The future belongs to e-bikes and pedelecs. According to estimates by the German Bicycle Industry Association, roughly 520,000 electrically powered bicycles were sold in Germany in the last year, and counting. The Munich startup FAZUA is ready to make their way into the promising market this year with their very own drive system.
E-bikes are already one of the major mobility trends among city dwellers: You keep in shape by riding your bike and still arrive totally relaxed without having to wait at the bus stop or search for parking. Yet many electric bicycles look rather unathletic, and their heavy construction turns some into unwieldly heavyweights. Those who have to lug their bikes into their apartments to recharge are familiar with the problem.
This is where FAZUA comes in: The Munich-based company is developing a motor system for e-bikes called evation, which is completely integrated into the frame but also fully detachable. Removing the motor and battery creates a lightweight bicycle that can then be used as a conventional two-wheeler.
The startup itself does not make its own bikes, but instead considers itself a supplier for bicycle manufacturers. They are already in close contact with five manufacturers, shared their Commercial Manager Marcus Schlüter (32) in an interview with Munich Startup. However, the startup company still is not quite to that point yet: FAZUA plans to produce an advanced prototype by the summer with hopes to deliver evation by the end of December 2016. Schlüter foresees European expansion by 2019. And after that?
“In five years, we see evation as an established system on the world market.”
Their goal is ambitious, but Schlüter certainly does not seem to have his head in the clouds. The market analysis seems well-founded, and their set goal is realistic.
EXIST, SCE, Gewerbehof — Networking as a catalyst
Schlüter founded FAZUA together with Johannes Biechele (32), Sebastian Boß (30), Philipp Kalläne (28) and Fabian Reuter (32) in November 2013 while they were all still students at the Munich University of Applied Sciences. All five founders now have steady, full-time positions at the company and have been joined by one freelancer as well as two staff members who started at the beginning of the year.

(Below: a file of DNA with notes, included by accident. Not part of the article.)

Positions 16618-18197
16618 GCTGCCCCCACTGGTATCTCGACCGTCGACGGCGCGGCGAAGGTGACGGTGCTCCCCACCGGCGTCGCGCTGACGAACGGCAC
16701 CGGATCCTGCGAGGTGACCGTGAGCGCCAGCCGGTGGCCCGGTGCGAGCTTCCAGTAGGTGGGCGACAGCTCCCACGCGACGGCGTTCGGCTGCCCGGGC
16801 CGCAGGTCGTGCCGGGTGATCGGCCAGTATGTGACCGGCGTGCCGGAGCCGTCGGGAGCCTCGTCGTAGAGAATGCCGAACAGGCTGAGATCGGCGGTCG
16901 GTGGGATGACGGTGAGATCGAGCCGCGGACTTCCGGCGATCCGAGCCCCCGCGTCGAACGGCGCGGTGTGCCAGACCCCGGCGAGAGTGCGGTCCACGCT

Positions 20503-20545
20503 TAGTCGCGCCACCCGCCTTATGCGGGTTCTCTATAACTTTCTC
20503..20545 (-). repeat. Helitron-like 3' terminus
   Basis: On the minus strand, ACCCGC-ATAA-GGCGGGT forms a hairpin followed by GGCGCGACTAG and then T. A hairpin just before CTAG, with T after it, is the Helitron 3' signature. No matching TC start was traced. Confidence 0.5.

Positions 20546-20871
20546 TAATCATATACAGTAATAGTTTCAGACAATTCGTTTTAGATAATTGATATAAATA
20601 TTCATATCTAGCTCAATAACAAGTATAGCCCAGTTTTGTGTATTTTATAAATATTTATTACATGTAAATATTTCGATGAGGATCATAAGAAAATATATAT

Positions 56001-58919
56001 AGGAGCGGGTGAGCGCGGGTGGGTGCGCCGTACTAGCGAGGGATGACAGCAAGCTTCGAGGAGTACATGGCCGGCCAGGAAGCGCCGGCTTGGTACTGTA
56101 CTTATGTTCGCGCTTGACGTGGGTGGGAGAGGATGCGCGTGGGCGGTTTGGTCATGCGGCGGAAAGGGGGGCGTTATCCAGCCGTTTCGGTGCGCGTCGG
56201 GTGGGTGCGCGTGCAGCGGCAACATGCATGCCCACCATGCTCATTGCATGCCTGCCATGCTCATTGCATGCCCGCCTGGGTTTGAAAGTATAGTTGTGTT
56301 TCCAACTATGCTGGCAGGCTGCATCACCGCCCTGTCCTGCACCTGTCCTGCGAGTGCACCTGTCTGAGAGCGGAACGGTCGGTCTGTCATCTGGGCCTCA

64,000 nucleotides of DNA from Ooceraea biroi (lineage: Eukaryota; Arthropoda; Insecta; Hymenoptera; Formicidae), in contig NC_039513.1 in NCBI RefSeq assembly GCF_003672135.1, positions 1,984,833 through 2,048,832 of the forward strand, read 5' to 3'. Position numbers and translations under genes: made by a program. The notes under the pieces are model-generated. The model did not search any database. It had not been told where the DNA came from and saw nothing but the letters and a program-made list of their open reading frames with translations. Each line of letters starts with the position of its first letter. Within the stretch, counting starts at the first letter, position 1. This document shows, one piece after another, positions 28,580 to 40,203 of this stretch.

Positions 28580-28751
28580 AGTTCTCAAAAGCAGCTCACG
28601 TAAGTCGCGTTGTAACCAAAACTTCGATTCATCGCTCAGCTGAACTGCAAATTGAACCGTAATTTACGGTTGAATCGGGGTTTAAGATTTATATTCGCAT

The idea for the project came from Technical Manager Biechele. During his studies, the enthusiastic mountain biker worked for electric motor manufacturers. He quickly discovered a gap in the market: The existing products were too heavy, too clumsy and not good-looking. Biechele wanted an e-bike that he himself would buy. And so an idea was born. That was back in January, 2011. Just one year later, they had been accepted to receive support from the EXIST program. In retrospect, Schlüter said,
“Without the grant from EXIST, we wouldn’t be here today.”
Marcus Schlüter has devoted himself to FAZUA full-time ever since. Before that, he worked in an HR department on strategic concept work. The SCE (Strascheg Center for Entrepreneurship) also recognized the founders’ potential and took FAZUA under its wing.
“We found ourselves in an incubator with financial support, infrastructure and an office. We were able to build our first prototypes there. What the SCE offers is just awesome,”
raves Schlüter to this day. Through the SCE and BayStartUP, then still evobis, the startup came into contact with investors and business angels, and then with the Hightech Gründerfonds (HTGF) at a founders competition. Schlüter commented:
“The network in Munich is just excellent. You get basic info and access to investors here. You are able to get much further ahead than if you were to try on your own. That’s a huge advantage over cities without these kinds of connections.”
The next milestone in company history: moving into their own facilities.
“We definitely wanted to stay in Munich. In addition to office space, we also needed a workshop area. We quickly found the Gewerbehof Westend. It was ideal for our young company.”
Sustained growth has prompted the next move. They have long since outgrown the space, and the Gewerbehöfe, which are municipal business parks, are well booked. The company has thus moved to an area close to Siemenswerke, the Munich Siemens factory.
Apropos major Munich enterprises—Schlüter sees Munich’s economic environment as more than just fertile ground for startups; it also motivates him on a personal level.
“Of course, you compare yourself with all the big and successful companies here in the city. We don’t want to be just any company; we want to have a reputation that is just as good!”
“2016 is all or nothing for us!”
FAZUA seems well prepared to move forward. Investors believe in the young company as well: The startup has already been able to raise roughly 3.5 million euros. These funds offer a wide range of possibilities—what matters now is using it:
“2016 could be our most exciting year. It’s already been about a lot of money until now. But now it is all or nothing! Our ideas and work up until now will be turned into a market-ready product this year. It is a really exciting and special experience.”
FAZUA seems to be ready to tackle the challenges ahead—Munich Startup will follow and report on the up-and-coming startup’s next steps.